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Something evil this way comes. SOMETHING REALLY EVIL! Macabre, twisted and most definitely rockin’, The Agnostic-Phibes Rhythm & Blood Conspiracy are the spawn of an unlikely collaboration between three members of those Appalachian-styled bluegrass punksters, The Agnostic Mountain Gospel Choir and Jackson Phibes – the reclusive, horror-obsessed frontman of underground garage/swamp-blues act, Forbidden Dimension.
It would be inaccurate to call Campfire Tales an easy listen. We’re talking low-down, dirty murder ballads splattered with gore, bluegrass, blood, rockabilly and a raw, pile-driving delta blues sound. What is impressive about this collection of creepy musical tales is that the collaboration really works well. Like the soundtrack to some Tarantino-esque zombie splatter-fest it relentlessly shuffles along with the living dead, impervious to the constrictions of musical genre. Think Johnny Cash and Link Wray meet The Cramps and you’re heading along the right dark, secluded, forest-lined highway. The savage stories contained here are of serial killers and vicious murders but are delivered with a sneer and a country-rock drawl. Like a white-knuckle, schlock-horror movie you will find yourself screwing your eyes up in fright and praying that the killer is not standing behind you – don’t answer that phone and for god’s sake don’t go into the woods!
The album opens with A Match to the Kindling, a short, dark country instrumental on overdriven electric guitar and echoing mandolin evoking images of some ruthless, lonesome, high plains drifter riding into the night. This gives way to Campfire Tales in which Phibes begins the narrative “Harken to me children, let’s hear some campfire tales…” He goes on to describe all manner of nasty mutilations and “murders dripping with gore – but nothing you ain’t heard a dozen times before”. You just haven’t heard it quite like this before. With double bass plodding and laid-back surf guitar licks this really is a Frankenstein’s monster of a song. It could be straight out of a 50’s B-movie and does not suffer for that fact.
Then there is Wolfman Franz. A fusion of southern blues and Eastern European-styled guitar riffs which set the scene for this song based on a story told by Judd Palmer of The Agnostics about a guy he met in Eastern Europe who was faking insanity to get disability benefits. Every night he goes up to the roof and howls at the moon. The comedy is found as they question how much Franz was faking and how much of the insanity was real. The quality of the song writing and story-telling really shows in this track as the music neatly mirrors the storyline.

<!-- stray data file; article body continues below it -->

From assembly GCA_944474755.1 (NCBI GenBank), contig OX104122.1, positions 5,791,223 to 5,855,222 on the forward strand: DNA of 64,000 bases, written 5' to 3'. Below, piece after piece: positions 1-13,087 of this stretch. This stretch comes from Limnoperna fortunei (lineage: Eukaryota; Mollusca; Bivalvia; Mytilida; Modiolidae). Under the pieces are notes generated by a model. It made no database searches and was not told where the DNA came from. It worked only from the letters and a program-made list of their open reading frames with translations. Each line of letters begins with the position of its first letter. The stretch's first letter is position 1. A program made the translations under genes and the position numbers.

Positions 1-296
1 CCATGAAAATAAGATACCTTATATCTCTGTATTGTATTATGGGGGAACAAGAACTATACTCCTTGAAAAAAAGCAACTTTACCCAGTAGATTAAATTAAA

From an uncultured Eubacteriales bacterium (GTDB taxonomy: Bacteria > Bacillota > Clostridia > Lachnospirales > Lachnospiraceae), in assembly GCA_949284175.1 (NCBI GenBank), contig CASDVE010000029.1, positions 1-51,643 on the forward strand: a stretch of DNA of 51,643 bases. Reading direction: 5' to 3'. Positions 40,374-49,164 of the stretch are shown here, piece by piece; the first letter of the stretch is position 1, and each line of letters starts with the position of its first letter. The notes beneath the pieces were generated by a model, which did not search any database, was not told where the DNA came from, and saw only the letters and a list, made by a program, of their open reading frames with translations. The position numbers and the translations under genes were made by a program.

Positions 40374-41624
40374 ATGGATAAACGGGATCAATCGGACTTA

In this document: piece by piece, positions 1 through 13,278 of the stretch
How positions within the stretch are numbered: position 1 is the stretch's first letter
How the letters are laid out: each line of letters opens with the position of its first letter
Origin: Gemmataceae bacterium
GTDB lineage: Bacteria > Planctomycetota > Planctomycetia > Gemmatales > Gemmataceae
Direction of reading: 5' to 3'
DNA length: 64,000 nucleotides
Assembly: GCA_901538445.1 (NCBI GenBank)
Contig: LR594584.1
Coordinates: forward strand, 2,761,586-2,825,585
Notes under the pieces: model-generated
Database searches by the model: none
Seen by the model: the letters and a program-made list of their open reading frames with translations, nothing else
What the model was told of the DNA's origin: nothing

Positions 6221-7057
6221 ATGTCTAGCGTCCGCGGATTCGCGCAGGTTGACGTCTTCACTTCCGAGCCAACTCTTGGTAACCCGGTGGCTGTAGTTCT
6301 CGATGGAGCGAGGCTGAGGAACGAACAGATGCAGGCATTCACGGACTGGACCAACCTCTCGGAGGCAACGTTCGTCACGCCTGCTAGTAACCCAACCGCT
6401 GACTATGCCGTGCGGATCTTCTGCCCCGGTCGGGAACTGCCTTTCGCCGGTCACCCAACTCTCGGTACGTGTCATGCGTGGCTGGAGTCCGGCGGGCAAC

Another real stand-out track on this compendium of the grotesque is Windigo Song , based on an old tale of a wood-spirit that made victims go crazy from isolation. Again, the instrumentation depicts the story in a frenzied Appalachian country-punk style reminiscent of the more rocky Agnostic Mountain Gospel Choir material. There is a rockabilly strut to this song as well which invites the listener to join in this danse macabre. This is probably where the Agnostic-Phibes project is at its most accessible and enjoyable.
Throughout Campfire Tales there are elements which sound like something from an early Alice Cooper LP, none more so than the horrific Neckin’ Party which is based around a fairly unpleasant story of violence and rape over a dirty, rockin’ blues riff. This is not a tale for the faint-hearted by any means. Phibes tells how this song “wrote itself, kinda dragging me down some dark roads”. He then admits that “It’s always weird playing this one for pleasant folk-type audiences, but it’s just a story I made up.” It may not be one for “pleasant folk-type audiences” but if you like your tunes gritty and sleazy then you will devour this with vigour.
Interestingly enough, the Agnostic’s Bob Keelaghan and Jackson Phibes share a fascination with Norwegian Black Metal and it is from that interest that they were inspired to write the song Who Fears The Devil? It is based on the true story of the bitterly cold Norwegian night when Varg Vikernes of Black Metal Band Burzum fatally stabbed Mayhem front man, Euronymous outside his Oslo apartment. A gory tale indeed, Phibes continues “it was a modern murder ballad that was already written. I just had to put it into verse over my bastardized desert blues”. The song is driven by a growling slide electric guitar sound more evocative of the Deep South than Scandinavia. Phibes drawls his way through the tortured mind of the frenzied killer to great effect in this plodding rocker.
The album closes with an eerie slide blues lament called Blind Ghost Moan. Both electric and acoustic slide is used to create an almost hypnotic effect. This was intended to be reminiscent of Blind Willie Johnson’s Dark was the Night, Cold was the Ground but, as Phibes puts it “louder and more creepy”. There are no words, just a mournful wail and sparse, deathly percussion. This is a fitting conclusion to what is a very strange album.
The Agnostic Phibes Rhythm & Blood Conspiracy have produced a stunning album in Campfire Tales. It is an album which evokes feelings of B-movie slasher pics being shown in a run-down movie theatre in a forgotten backwater town in some god-forsaken American state – the sort of place that psychotic trappers hang out and strangers aren’t welcom. Its theme is gory and blood-soaked and its aura is simply chilling. Musically, it is an enthralling blend of raw blues, rockabilly, country and Southern rock. The guitars are dirty and overdriven and the vocals are snarled. In conclusion, this really is one hell of a concept album…should I say concept project. It will be very interesting to see this hybrid in the live setting especially if they get their hands on a certain Mr Cooper’s gallows and guillotines.
Review by: Craig Walker
Video: Neckin’ Party
Photo Credit: Arif